By Rodney Hobson from interactive investor.
McDonald’s is spending money on developing personalised apps after upgrading its burger beef.
It made its name by being cheap and cheerful but food chain McDonald’s (NYSE:MCD) has long had a keen eye for innovation and for enhancing the quality of its ingredients, both of which generate welcome publicity. The successful formula is still attractive for investors.
The latest wheeze has been the introduction of fresh instead of frozen beef in its quarter pound burgers across the US to produce a “hotter, juicier burger”.
Over the past 12 months this has helped the chain to gain market share in the informal eating out category for the first time in five years, with an average 30% increase in sales of quarter pounders. That equates to 40 million more burgers in the latest quarter compared with the same period last year.
It was the biggest change for McDonald’s since it introduced all-day breakfasts in 2015 and it did come at a cost: specially designed packaging for fresh beef patties, special kitchen utensils and new refrigerators to maintain correct temperatures.
McDonald’s has also reduced the use of antibiotics in its beef and switched egg production away from battery hens.
On the acquisition trail
The group is up against tough comparatives from last year but in the latest quarter, to 30 June, it managed to increase global comparable sales for the 16th quarter in a row, this time by 6.5%, driven mainly by the UK, France and Germany. Earnings per share improved 4%.
McDonald’s never seems to stand still and the group has been on the acquisition trail this year in an attempt to retain a competitive edge. In April it bought a 9.9% stake in New Zealand-based mobile app vendor Plexure to increase functionality within its app-based technology.
Plexure will use the funds from McDonald’s investment to finance its expansion while McDonald’s will be able to use Plexure’s technology to tailor offers and sales to individual consumers on mobile devices.
President and chief executive Steve Easterbrook says this type of technology is a key part of the company’s strategy, one that will be accelerated.
He expects great things from the Plexure tie-up. The two companies had already been working together, with Plexure powering a version of McDonald’s app in 48 countries outside the US, including Italy and Japan, but the new investment takes this cooperation to the next level. Plexure can no longer provide its technology to direct competitors of McDonald’s.
The previous month, McDonald’s bought technology company Dynamic Yield, based in New York and Tel Aviv. The technology will make instant suggestions to customers based on what they have already ordered, and also based on trending menu items and factors such as the time of day.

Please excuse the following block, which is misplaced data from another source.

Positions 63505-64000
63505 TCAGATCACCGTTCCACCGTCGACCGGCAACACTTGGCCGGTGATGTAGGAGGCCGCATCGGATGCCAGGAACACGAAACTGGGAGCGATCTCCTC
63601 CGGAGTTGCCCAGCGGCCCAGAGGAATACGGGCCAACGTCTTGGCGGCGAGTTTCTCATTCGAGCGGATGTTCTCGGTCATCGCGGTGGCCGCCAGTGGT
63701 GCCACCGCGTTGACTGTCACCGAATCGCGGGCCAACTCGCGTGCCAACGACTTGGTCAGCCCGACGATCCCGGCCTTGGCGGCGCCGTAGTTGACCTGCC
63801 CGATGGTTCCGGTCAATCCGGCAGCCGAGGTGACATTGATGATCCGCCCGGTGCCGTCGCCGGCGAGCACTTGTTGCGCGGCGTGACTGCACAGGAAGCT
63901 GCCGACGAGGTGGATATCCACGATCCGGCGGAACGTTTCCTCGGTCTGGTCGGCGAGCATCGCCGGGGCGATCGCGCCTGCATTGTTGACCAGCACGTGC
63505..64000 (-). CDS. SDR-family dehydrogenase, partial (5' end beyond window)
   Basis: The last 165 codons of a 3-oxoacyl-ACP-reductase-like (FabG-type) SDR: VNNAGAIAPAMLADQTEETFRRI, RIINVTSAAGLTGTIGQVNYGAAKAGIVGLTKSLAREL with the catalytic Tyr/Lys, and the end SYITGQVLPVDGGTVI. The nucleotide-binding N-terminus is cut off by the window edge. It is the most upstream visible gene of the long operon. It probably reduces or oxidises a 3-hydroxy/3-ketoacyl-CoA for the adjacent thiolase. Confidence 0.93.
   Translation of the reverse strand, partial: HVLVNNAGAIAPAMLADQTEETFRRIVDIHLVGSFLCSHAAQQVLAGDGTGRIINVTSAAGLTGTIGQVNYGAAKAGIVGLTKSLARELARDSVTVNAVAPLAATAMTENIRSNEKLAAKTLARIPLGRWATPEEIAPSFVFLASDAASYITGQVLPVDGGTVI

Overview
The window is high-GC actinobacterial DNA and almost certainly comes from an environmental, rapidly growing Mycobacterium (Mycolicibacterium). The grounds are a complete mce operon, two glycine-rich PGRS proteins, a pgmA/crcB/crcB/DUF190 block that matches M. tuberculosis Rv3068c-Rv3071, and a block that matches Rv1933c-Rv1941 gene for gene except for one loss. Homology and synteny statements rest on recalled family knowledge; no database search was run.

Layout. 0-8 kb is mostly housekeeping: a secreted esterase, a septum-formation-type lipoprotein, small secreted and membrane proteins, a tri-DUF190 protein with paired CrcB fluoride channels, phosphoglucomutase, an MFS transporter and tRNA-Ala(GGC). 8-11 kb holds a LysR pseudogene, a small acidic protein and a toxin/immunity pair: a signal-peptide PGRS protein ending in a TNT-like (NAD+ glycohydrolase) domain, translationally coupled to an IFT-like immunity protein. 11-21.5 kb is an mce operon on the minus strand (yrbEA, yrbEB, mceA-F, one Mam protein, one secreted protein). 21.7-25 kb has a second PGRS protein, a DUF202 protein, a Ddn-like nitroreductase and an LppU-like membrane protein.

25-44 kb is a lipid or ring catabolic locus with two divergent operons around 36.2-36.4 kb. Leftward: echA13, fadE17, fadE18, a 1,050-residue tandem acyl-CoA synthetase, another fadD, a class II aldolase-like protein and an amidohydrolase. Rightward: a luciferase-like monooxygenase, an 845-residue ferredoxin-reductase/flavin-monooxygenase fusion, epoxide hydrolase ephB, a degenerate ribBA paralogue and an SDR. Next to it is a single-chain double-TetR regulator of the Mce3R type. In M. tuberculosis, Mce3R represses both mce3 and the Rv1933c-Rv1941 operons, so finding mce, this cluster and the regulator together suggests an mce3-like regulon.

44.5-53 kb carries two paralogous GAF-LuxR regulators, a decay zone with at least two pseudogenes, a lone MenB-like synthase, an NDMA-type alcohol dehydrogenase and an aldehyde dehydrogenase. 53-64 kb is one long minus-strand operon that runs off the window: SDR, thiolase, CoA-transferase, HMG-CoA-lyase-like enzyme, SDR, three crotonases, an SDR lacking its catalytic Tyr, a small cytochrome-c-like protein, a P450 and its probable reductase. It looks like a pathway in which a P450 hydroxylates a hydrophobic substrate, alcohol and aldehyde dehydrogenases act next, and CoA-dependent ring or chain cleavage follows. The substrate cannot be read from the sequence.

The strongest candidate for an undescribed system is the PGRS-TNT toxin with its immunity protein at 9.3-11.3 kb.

Gradual and steady rise
Food chains are one sector emerging relatively unscathed in the US from the trade wars with China, which has clamped down on food imports from America.
Food supplies for McDonald’s are thus relatively plentiful and cheap, while the growing American economy means more workers with more cash in their pockets to spend on eating out. McDonald’s, like other food chains, has been able to raise prices without driving customers away.
The shares have doubled over the past five years from just below $100 to just over $200 but there is no reason why the gradual and steady rise should not continue. At $214 they currently offer a decent yield of 2.2% and while the price-earnings ratio is a little tough at 27.7x there is no reason to feel that the shares are too expensive.
Hobson’s choice: I personally don’t like the food served by McDonald’s but the shares have proved to be more palatable. Buy below the recent peak of $215 if you can but it would not be wrong to go up to $220.
Rodney Hobson is a freelance contributor and not a direct employee of interactive investor.
Rodney Hobson is an experienced financial writer and commentator who has held senior editorial positions on publications and websites in the UK and Asia, including Business News Editor on The Times and Editor of Shares magazine. He speaks at investment shows, including the London Investor Show, and on cruise ships. His investment books include Shares Made Simple, the best-selling beginner’s guide to the stock market. He is qualified as a representative under the Financial Services Act.
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